This Is Not Berlin : ‘Tribeca’ Review: The Outsiders
Hari Sama’s new film This is not Berlin examines a particular period in Mexico’s society from the perspective of teenagers. The film deals with a culture that is being thrown at 17-year-olds at a breakneck speed. This is not Berlin touches upon a number of themes, all aimed at capturing the transformation of adolescent kids into young adults when they are subjected to the politics and the revolutions of the world, they call home.
The opening shot of the film has Carlos (Xabiani Ponce de León), our protagonist, standing blank and aimless as a number of schoolboys are brawling around him. The scene instantly reminded me of the ‘rumble’ in Francis Ford Coppola’s The Outsiders. The year is 1986, it’s the time for the Football World Cup and the film presents Mexico through the ever-evolving eyes of Carlos. He is rather indifferent to the schoolboy rivalry and fights. I mention Coppola’s film because I noticed some similarity in the way Carlos and Pony Boy in The outsiders used to see their respective worlds.
Carlos finds solace in slacking with Gera (José Antonio Toledano), his best friend. He is secretly in love with Gera’s older Sister, the uber cool punk rock band artist, Rita. He also has an Uncle (Hari Sama) for a role model, who is the sole taker of the boy and his world. Carlos has homegrown engineering skills and he uses it to make cool items such as a doll which can smoke. His relationship between his mother (Oscar nominee Marina de Tevira) is visibly troubled and there is always an unsaid clash between the two. That is pretty much everything his life is, at the moment.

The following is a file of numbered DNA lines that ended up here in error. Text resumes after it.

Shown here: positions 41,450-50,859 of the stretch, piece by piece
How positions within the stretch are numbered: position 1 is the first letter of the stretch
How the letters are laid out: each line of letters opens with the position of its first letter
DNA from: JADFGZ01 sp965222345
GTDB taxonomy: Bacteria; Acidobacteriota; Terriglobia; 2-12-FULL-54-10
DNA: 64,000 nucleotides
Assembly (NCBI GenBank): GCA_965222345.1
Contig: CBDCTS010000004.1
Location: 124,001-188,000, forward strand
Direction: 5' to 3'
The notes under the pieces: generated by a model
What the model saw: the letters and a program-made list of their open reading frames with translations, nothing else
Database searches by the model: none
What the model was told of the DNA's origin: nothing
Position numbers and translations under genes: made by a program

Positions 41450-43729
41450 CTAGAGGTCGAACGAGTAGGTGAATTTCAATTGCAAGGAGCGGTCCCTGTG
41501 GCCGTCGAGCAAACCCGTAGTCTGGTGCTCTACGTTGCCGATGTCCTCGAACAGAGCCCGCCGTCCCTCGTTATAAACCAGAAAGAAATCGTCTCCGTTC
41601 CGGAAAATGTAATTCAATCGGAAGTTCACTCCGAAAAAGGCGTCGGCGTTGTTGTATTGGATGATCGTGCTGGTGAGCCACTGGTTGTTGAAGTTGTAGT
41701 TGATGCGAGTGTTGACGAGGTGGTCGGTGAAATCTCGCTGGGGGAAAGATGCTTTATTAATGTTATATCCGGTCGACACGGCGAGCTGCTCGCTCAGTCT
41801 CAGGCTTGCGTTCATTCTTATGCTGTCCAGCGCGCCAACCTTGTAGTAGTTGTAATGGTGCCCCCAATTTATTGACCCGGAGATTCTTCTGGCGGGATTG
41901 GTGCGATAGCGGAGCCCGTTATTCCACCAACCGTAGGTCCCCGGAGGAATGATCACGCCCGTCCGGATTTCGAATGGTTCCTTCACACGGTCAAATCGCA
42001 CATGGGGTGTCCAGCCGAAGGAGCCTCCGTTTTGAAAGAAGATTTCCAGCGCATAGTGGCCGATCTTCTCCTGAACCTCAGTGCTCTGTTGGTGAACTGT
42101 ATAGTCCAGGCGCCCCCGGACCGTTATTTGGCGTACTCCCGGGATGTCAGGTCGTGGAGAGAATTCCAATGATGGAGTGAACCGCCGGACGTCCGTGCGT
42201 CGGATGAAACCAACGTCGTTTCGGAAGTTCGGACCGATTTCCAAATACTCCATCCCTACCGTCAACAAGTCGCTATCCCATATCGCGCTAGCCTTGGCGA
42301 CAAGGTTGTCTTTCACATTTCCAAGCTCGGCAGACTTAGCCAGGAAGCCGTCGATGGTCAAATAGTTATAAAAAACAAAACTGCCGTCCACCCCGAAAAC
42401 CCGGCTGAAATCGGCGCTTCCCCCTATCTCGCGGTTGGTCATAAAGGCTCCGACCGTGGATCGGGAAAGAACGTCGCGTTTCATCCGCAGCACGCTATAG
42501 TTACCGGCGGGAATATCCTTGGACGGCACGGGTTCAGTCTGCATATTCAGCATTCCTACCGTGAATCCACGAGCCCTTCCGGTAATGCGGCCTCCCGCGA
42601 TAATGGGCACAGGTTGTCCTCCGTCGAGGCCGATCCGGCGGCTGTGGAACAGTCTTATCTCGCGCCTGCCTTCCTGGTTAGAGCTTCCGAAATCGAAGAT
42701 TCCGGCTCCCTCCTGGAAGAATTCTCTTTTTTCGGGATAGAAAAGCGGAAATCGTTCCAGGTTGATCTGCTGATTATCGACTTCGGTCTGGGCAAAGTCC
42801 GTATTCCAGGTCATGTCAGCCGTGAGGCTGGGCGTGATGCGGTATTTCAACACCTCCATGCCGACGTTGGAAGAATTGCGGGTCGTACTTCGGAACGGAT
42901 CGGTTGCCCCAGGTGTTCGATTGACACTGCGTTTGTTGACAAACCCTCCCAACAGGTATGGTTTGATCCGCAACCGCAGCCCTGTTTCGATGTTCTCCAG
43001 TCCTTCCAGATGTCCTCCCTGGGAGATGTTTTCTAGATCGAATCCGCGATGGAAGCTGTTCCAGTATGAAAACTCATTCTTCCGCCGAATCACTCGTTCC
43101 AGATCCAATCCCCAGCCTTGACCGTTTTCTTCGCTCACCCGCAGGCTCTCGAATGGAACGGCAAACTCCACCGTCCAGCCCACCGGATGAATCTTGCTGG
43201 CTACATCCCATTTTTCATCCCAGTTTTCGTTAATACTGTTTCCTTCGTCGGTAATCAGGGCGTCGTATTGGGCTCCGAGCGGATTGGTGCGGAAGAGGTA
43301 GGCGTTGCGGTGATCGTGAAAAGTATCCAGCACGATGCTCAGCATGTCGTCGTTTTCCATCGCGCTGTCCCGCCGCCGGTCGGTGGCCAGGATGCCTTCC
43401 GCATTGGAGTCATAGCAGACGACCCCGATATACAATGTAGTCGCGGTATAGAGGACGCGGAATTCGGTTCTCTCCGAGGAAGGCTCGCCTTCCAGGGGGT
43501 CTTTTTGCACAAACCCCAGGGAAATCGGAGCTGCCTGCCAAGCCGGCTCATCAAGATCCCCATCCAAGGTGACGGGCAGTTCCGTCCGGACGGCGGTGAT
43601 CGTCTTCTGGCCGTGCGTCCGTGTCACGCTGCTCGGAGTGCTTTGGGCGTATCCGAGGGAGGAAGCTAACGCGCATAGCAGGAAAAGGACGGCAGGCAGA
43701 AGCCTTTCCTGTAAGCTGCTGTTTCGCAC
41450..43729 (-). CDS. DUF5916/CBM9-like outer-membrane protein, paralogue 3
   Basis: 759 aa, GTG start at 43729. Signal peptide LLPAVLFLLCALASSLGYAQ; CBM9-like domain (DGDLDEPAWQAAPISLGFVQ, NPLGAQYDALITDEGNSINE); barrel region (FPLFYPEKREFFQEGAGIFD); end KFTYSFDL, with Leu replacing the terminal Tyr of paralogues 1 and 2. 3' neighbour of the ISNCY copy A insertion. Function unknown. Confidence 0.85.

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Carlos and Gera are curious teenagers, wanting to consume everything they can, literally and figuratively. After helping Rita by fixing the band’s broken synthesizer, the two teenagers make an entry to the Azteca, a night club, nothing short of a mythical land for an adolescent. Azteca becomes the first-hand experience of sex, drugs and booze for the clueless, ignorant of the world they live in, kids. This experience turns out to be the fold in their lives which define who (or what) they will become from it.
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This is not Berlin has some shocking imagery of art that appears every now and then. These images are shocking and brilliant in equal measures. There are scenes of performance art in what we can call an underground movement led by Nico (Mauro Sanchez Navarro). Nico is leading an artistically inclined movement of gender liberation and his movement speaks of repression of the weak and the poor. Nico’s movement allegedly draws inspiration from Europe as a character criticizes him for aping Europe and Berlin. Even though this shocking imagery acts as a social commentary on the tyranny of the weak and does speak volume about the pansexuality, the film endorses, it also takes some liberty and at times look unnecessary and merely a tool to make the film look artistically provocative.
Hari Sama presents the community of performance artists as pretentious and phoney, but his main focus is on how these things appear to be fascinating enough for a 17-year-old and what he takes from it. The revolution in display intimidates the protagonist to a point that it is tough to turn his eyes the other way. This is not Berlin was immaculately portraying the significance of the movement it endorses and at another end, it does critique its vices, the pretence and the insincerity that comes with it. But the balance of the two wasn’t all even and often confused me about what it truly wants to say on the movement.
Gera and Carlos both get affected by this underground movement in different ways, one finds out about his sexuality while the other is just enjoying the power, just being part of it, brings to his personality. Gera and Carlos are mere outsiders of the society they are part of. This is not Berlin is about teenagers seeking a sense of belonging and the revolution is just an excuse for them to find who they really are or what they want to become in life.